Cronon Blog

Very often when one thinks of nature and wildlife, one thinks of serenity and peace. They think of an unbound freedom that exists apart from humans as a whole. In a way, I wish nature could be more like the dreams of suburban people. But nature in itself, is a harsh and barren place, one not fit for idle enjoyment and watching. The boundaries having been set to the parks and preserves, by all means goes against what nature itself entails. Nature has been marketed to us as a free and beautiful land, one that distracts us from our pathetic and enclosed lives. It is to that extent, as to why humans have always been drawn to the perceived freedom of wildlife. The concept of a retreat from the terror of everyday life and escaping to a utopia, close to what many view as a land with god, is a tantalizing ideal. But the natural world does not exist within the boundaries of camping retreats and national parks. By marketing nature in our capitalistic system, we have destroyed what the true essence of nature is, that being the harsh lands which live outside and isolated from us. As we live in society, we have no place to intrude into the working of the natural world, and in doing so are destroying some of what made nature beautiful in the first place.

The question we have to ask ourselves instead is: “Does the very preservation of the wild lands defy all laws of the true and utterly beautiful magic of wild nature? Or is it good that we have set aside some of the lands to be semi-controlled, and therefore not truly wild as nature entails, as we move into a future age where wild lands might not have a place?”


Yulemi Martinez says:

I too agree that setting boundaries which we have done by creating national parks is exactly what is ruining nature, I said this in my post as well so I definitely got that same idea from the reading. I think that because we are containing our “wilderness” and not seeing it as a whole, this will cause there to be no place in the future.

But is containing wilderness really ruining nature? I disagree. Even though only certain areas of nature are currently available to humanity, that doesn’t really make the protected areas of nature inferior to areas that would be otherwise unprotected and unexplored. I also disagree with Cronon’s opinion that exploring / preserving an area of wilderness makes it unnatural and un-wild. Why does nature need to be wild? Why does nature need to be unconquered? Can’t nature just be a place to Walk?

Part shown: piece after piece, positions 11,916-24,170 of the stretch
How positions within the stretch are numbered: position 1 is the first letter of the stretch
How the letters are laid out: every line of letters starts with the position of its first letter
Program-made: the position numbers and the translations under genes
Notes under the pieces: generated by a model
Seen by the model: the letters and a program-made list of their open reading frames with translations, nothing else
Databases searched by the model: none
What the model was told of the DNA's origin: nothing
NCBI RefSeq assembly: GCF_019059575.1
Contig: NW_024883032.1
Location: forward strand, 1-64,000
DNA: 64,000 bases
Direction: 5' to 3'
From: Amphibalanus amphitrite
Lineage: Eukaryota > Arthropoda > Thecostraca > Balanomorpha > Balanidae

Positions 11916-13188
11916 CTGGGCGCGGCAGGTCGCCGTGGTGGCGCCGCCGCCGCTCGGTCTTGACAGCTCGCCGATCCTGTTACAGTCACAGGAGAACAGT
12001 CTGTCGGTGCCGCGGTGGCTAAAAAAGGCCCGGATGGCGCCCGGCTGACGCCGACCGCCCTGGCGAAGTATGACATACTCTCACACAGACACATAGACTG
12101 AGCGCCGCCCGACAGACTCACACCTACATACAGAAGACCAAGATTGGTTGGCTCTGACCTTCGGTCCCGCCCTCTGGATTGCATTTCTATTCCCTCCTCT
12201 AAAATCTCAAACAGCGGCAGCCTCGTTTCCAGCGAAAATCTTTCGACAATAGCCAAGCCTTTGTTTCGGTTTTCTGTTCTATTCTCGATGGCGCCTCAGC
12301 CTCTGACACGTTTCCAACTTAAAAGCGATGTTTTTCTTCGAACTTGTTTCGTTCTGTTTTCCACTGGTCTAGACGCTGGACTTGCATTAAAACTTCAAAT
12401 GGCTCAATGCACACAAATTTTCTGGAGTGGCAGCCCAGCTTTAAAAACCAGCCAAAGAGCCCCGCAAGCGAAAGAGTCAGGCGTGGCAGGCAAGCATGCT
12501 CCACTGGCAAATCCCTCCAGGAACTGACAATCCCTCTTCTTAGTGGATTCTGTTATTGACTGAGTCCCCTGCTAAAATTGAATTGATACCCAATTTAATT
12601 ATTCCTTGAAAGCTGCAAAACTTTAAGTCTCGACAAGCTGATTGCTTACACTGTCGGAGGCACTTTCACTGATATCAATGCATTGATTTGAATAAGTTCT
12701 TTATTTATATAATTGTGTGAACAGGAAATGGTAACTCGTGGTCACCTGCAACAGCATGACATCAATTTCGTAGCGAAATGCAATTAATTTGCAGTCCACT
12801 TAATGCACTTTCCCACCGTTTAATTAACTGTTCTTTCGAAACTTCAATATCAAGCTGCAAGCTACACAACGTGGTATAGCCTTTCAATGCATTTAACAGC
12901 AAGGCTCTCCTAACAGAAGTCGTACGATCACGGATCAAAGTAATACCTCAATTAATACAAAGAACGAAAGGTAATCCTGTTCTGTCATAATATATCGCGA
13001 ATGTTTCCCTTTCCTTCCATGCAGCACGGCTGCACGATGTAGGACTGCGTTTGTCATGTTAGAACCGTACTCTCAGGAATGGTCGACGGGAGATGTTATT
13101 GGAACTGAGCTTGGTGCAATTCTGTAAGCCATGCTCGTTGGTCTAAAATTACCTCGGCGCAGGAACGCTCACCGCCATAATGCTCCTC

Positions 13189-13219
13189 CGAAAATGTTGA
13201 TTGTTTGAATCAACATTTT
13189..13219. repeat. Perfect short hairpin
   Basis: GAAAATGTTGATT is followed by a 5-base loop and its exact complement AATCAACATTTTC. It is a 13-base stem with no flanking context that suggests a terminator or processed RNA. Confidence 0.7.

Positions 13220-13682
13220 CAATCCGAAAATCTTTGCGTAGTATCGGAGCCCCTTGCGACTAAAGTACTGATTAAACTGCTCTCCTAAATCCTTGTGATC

Abby Lasky says:

Braden, I love how you interpreted Cronon’s work. I agree that nature is harsh and containing it in boundaries is against the true principle. We really have destroyed what nature really is by profiting off of it and putting ownership on all parts. I love the questions you came up with so that we keep ourselves thinking about nature and our role.

Ivy Sanders says:

Do you really think that “wild lands” will not have a place in our near/far future? I know that big businesses tend to exploit the wilderness for its resources, but don’t you think there are enough proponents of preserving the environment to stop them? I’d love to hear your thoughts on this statement.

Braden Roberts says:

I think that while there are stipulations to treating the environment well, there also are many reasons why many businesses will probably drive it to dire lengths and near destruction. The main reason being, as one could expect, greed. Businesses have no profit benefit to keeping alive the wilds, and several incentives to get rid of, and exploit it. Perhaps soon, with the rise of Eco-friendly alternatives to combat some of the awful pollutants, there will be more reason for businesses to stop destroying nature. As it sadly stands however, with our economic system being the way it is, the profit motive is enough for businesses to want to utilize anything to drive up profit, and the environment is the one forcibly taking the hit.

I disagree with the idea that the artificial preservation of an area of nature makes that area of nature un-wild or inauthentic. Why does nature need to be wild or dangerous to be real nature? I don’t think that nature should be defined by its’ ability to be unconquered by humanity. Also, I think that the taming of nature makes it inauthentic. The taming of nature makes it accessible to many people who would otherwise not be able to experience nature- such as small children, the elderly, or the handicapped. I believe that rather than question whether nature is authentic, and glorify the frontier, Cronon should consider enjoying nature for what it does offer, like solitude, and peace. The ability of nature to hurt the visitor should not change the visitor’s ability to Walk.

Haven Walker says:


That is an incredibly depressing view of nature. Unfortunately, it is also realistic. By setting aside “nature” within boundaries, we are, in a way, taming it. I feel as though a lot of your views are mirroring Cronon’s, though. Suspicious, young Braden.

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